But also there was scandal!!! A MURDER! Louisa’s Great Grandfather (See notes on Page 2 above) made the headlines too! This is one full account from the website Leighrayment.com Peers Page    As it’s such a great story I have shared it all here below!!!

A more detailed account of the affair appeared in the Australian monthly magazine “Parade” in its issue for December 1955:-
Though Ireland was aflame with civil war, Dublin society gaily put aside its troubles in May, 1798 to enjoy to the full an astounding story of seduction and murder. Robert, Earl of Kingston, head of one of the proudest families, was on trial for his life for slaying the man who betrayed his daughter. Claiming his right to be tried by his peers, Lord Kingston had demanded to be arraigned before the Irish House of Lords. The trial, the last to be heard by the Irish Lords and staged in a blaze of mediaeval pomp, climaxed the greatest scandal of the century.  ‘For a year the affairs of the Earl of Kingston had provided sensational tit-bits for gossips and scandal sheets of England and Ireland. The Earl’s trial was the cause celebre of his generation. Public opinion was overwhelmingly on his side. The House of Lords acquitted him after scarcely a pretence of a hearing. He died a year later from the shock of the scandal.  ‘Robert King, second Earl of Kingston, was born in 1754. Until his father died late in 1797, he was known as Viscount Kingsborough. In 1769, he increased his already vast family estates in County Cork by marrying the heiress of Richard Fitzgerald, of Mount Offaly, County Kildare. The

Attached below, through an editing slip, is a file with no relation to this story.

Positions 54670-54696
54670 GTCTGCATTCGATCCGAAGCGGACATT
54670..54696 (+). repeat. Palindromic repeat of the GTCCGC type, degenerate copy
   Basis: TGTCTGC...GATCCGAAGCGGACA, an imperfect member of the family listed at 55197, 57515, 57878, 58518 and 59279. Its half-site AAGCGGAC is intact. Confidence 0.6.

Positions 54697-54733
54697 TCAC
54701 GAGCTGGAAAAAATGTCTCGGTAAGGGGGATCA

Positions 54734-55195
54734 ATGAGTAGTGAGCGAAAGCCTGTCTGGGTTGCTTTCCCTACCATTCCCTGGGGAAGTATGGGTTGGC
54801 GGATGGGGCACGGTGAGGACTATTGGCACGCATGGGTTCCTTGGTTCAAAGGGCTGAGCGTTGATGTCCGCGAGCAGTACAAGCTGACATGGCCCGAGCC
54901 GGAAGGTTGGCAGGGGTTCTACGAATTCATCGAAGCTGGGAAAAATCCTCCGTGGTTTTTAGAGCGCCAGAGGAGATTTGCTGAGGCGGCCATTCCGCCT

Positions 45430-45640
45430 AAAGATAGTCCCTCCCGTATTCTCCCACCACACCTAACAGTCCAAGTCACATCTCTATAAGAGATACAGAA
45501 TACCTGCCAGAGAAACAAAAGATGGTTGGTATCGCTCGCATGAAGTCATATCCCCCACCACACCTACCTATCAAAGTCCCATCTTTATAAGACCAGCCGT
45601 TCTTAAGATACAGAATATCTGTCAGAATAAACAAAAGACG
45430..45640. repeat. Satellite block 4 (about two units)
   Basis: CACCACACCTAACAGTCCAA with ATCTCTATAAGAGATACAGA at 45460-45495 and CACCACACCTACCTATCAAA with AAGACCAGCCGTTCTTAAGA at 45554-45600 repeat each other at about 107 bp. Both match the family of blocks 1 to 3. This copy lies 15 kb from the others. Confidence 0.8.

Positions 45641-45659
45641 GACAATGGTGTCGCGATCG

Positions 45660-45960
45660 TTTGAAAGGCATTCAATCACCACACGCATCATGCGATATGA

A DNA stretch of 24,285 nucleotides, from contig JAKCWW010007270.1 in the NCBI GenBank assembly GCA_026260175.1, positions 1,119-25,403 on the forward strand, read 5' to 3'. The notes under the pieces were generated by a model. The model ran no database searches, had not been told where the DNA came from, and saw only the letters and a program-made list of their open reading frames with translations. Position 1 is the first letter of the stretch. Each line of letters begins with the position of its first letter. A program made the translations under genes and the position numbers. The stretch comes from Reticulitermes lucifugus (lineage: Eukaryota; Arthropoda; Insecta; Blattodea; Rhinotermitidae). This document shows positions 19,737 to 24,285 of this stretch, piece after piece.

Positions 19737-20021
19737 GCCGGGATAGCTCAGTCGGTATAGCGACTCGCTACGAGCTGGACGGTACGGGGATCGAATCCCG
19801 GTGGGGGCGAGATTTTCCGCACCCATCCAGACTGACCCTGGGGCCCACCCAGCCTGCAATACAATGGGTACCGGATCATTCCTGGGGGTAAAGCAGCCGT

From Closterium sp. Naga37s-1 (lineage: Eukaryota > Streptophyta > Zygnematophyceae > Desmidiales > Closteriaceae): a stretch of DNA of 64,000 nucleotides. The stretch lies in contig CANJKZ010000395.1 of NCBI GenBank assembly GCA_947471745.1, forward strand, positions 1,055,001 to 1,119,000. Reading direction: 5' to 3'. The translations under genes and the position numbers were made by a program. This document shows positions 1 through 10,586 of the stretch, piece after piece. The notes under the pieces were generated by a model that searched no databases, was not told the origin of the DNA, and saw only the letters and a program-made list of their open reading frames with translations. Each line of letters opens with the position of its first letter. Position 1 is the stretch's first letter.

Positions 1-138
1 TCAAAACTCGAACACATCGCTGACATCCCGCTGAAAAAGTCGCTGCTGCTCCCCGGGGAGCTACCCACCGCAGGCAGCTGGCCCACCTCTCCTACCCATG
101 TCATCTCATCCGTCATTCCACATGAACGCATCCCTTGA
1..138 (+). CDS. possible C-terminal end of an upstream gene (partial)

Kingsboroughs had six sons and five daughters of their own. In an evil moment, the Viscount agreed to rear also young Henry Gerard Fitzgerald, an illegitimate son of Lady Kingsborough’s brother, who no doubt thought that but for the stain on his name much of the vast estates would have been his.  ‘In 1797, Henry Fitzgerald was a colonel in the British Army, a handsome, dissolute ne’er-do-well, married but openly unfaithful. He was an inveterate gambler, continually rescued from the threat of a debtor’s prison by his adopted father, Lord Kingsborough. Among the Kingsborough daughters Lady Mary Elizabeth King, 19-years-old, romantically-minded and fascinated by her dashing army